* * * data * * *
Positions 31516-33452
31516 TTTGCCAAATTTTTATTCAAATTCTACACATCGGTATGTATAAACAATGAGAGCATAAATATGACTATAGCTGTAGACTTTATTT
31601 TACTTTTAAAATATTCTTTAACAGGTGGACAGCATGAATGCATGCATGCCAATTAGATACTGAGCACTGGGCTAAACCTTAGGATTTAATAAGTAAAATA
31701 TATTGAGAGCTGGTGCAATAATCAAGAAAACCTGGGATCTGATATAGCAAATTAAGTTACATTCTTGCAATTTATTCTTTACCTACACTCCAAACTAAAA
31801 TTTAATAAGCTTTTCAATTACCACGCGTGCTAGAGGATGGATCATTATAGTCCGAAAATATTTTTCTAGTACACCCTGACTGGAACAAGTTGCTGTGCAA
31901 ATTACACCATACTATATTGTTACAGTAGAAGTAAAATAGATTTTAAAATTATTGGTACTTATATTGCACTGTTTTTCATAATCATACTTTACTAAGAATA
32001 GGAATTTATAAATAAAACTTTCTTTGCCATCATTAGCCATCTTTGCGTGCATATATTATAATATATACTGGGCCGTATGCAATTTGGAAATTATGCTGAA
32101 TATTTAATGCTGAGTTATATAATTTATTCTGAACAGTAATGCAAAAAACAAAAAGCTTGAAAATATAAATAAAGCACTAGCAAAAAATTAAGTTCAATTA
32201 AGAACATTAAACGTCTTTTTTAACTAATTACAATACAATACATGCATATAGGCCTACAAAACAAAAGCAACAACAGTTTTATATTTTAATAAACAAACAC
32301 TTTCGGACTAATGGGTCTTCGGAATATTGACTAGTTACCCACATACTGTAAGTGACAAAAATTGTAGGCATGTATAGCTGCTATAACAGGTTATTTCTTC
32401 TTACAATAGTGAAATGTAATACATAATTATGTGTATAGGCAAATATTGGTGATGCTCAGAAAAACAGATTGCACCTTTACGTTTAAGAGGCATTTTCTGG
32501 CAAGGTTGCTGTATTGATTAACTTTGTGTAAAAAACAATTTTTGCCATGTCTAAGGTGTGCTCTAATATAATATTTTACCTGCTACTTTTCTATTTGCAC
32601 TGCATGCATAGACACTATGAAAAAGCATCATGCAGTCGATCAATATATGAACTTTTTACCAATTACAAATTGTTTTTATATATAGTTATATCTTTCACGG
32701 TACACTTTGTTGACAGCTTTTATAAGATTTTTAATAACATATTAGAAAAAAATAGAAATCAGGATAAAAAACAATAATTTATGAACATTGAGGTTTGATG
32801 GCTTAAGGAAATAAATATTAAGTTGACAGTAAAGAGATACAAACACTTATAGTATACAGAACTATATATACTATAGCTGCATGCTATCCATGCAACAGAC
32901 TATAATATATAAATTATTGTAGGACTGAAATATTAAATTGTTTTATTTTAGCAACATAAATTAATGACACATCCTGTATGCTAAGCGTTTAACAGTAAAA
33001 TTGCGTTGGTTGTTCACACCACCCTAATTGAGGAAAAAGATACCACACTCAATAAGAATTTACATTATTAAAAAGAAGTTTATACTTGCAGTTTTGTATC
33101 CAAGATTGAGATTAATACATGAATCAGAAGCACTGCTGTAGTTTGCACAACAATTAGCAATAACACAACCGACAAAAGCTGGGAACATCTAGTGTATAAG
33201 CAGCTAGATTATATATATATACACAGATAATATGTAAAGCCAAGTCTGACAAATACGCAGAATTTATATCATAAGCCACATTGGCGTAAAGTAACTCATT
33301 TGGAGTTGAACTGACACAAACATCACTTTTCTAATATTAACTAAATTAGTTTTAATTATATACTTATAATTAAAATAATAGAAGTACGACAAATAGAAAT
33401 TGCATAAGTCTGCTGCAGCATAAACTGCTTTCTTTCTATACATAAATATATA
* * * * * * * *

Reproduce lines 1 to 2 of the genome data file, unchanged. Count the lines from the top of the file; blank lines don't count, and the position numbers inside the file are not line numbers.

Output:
Positions 31516-33452
31516 TTTGCCAAATTTTTATTCAAATTCTACACATCGGTATGTATAAACAATGAGAGCATAAATATGACTATAGCTGTAGACTTTATTT